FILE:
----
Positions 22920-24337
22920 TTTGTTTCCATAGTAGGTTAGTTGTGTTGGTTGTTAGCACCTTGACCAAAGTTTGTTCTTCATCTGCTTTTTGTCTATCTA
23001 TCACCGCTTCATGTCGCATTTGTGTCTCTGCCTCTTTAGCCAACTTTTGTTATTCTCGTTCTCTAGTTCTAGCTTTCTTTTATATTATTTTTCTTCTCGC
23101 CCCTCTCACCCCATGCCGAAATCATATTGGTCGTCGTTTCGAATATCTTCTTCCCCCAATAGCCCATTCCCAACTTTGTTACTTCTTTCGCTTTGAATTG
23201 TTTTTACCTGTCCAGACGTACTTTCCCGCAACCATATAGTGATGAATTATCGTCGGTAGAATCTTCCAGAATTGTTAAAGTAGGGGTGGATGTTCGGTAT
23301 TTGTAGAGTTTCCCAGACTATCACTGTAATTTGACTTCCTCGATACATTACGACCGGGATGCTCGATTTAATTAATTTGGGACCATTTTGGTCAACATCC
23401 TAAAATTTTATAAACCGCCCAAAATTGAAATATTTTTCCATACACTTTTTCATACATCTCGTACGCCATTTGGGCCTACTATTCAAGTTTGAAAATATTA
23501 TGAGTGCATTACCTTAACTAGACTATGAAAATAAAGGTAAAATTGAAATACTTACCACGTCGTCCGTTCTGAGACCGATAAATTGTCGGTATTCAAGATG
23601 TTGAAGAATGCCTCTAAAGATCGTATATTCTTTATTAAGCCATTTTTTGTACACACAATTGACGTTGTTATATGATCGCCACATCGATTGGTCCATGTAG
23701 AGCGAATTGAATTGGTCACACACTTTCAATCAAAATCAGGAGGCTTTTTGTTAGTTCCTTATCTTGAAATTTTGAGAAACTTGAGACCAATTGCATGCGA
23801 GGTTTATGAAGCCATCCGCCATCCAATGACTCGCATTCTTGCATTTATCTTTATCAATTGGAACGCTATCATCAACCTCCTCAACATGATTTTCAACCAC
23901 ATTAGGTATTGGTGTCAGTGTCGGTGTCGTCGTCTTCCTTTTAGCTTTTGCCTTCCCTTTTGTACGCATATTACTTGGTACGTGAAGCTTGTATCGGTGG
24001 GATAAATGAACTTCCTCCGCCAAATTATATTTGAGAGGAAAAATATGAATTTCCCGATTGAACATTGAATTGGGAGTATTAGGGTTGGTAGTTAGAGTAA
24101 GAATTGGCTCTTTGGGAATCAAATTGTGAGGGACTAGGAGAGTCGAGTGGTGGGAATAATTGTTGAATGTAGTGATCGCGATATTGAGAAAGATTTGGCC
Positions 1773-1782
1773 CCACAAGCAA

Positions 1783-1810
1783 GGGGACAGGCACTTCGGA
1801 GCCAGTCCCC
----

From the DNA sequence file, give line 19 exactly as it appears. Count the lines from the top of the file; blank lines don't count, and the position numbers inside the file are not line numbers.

1801 GCCAGTCCCC